Enjoy the opening pages of my upcoming novel A Reason to Run and let me know what you think! (email me here)
A REASON TO RUN
A Novel by Mike Magluilo
Copyright © 2023
1989 Illinois High School Track and Field Regional Finals
3200-meter race (eight laps), minutes before the start
Nine months ago I was dead. That’s no excuse if I fail today. I need to place in the top four to make it to state next weekend. Before rehab, I never ran continuously for more than ten minutes. Today’s race will be over in nine.
I toss my warm-up gear behind Coach Rip and slip through the carnival of athletes crowding the grass infield on my way to the starting area. The buzz from the stands makes it all so real and confirms I have nowhere left to hide.
Family and friends look on as I join my competition in a final shake-out of pre-race jitters. Lots of people helped me get here. Many are everyday heroes, some are everyday assholes. The taste of iron in my mouth triggers a fear of what awaits—like in the minutes following my accident. Questions of survival have become questions of identity. I began running to recover. I kept running when I discovered I was good at it. I’m running today to slay the self-destructive flaws that led me to the sport in the first place.
The starter takes his position and calls us to the line.
“On your mark!”
I lean forward, draw a deep breath and smile in the torturous pause between the starter’s command and the firing of his gun.
August 1988 (nine months earlier)
The stench of disinfectant scrapes the lining of my nose, jolting me awake to the rattle of wobbly wheels and the squeak of rubber on vinyl. I want to scream, but the strobe of ceiling lights passing overhead lulls me into submission. I mistake the people pushing my rolling bed for pallbearers until I notice their urgency and matching blue uniforms.
“C-cold,” I bleat.
“Hello there!” A woman shrouds me in a coarse cotton blanket, no thicker than a beach towel. “We lost you for a minute.” Her gesture warms me more than the fabric.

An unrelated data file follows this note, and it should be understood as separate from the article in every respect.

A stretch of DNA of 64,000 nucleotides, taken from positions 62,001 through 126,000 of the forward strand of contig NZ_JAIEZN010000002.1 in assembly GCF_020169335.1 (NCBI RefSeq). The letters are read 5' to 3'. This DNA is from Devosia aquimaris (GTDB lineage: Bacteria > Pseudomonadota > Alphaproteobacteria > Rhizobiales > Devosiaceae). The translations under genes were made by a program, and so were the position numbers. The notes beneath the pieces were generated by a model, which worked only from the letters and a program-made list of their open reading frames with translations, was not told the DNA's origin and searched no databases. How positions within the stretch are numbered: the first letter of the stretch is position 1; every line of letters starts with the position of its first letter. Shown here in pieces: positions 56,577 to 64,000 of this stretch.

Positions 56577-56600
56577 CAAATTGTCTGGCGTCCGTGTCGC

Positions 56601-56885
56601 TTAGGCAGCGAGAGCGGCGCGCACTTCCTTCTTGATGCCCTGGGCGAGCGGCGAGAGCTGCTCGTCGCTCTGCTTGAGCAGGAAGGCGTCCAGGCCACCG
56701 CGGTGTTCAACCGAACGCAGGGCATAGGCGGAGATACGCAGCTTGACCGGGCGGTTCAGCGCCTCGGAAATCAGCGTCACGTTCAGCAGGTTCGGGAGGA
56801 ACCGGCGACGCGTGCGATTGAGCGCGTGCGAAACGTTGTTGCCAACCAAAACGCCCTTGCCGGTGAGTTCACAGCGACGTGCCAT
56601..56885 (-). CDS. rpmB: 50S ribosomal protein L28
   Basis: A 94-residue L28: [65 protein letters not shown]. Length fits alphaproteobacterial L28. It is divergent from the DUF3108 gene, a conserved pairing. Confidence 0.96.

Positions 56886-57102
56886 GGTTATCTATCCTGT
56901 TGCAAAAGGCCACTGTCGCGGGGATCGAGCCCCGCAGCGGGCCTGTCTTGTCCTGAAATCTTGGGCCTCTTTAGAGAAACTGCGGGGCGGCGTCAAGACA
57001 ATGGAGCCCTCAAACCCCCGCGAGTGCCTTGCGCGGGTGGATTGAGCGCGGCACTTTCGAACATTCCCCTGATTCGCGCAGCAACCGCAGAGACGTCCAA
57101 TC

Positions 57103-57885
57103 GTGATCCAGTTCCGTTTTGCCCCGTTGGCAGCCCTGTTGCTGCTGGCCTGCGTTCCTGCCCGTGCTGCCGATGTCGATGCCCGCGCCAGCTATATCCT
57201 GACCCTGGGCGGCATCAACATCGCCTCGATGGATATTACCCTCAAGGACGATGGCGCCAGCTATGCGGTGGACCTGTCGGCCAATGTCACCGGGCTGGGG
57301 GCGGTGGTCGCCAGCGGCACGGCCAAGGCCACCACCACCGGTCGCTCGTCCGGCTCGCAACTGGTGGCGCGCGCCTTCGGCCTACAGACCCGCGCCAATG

I attempt to sneak back into unconsciousness, but the chills and pain and all the squeaking and rattling and those goddamn strobe lights make closing my eyes impossible. The guy at the front of the gurney kicks open two swinging doors, and we roll into a hushed room, dark except for a large disk-shaped lamp directly above me. Beeping sounds fire from beyond the curtain of light encircling my bed. A rotation of doctors and nurses jam their heads into my face and ask questions.
A man introduces himself as my anesthesiologist. He’s going to add a drip to my IV to relax me. A second dose will put me under so the surgeon can operate. Beep . . . beep.
A nurse punches a needle into my left arm like it’s a juice box and asks how old I am. Seventeen. Beep. Another Capri Suns my right and asks my name. Sam. Samuel Bagliarello. Beep. How do you spell that? She must be kidding. The first one asks where I go to school. Enough with the fucking questions . . . and all the noise!
Fragments of memory return, and I tell the doctor I drank a few beers tonight. “In case you need to know. Before the drugs.”
“Oh good,” he says. “Then you will really enjoy the happy juice I’m about to serve you.”
I release a muffled laugh with my last bit of energy. The juice kicks in and from behind my closed eyelids I float through a slow-motion replay of how I got here.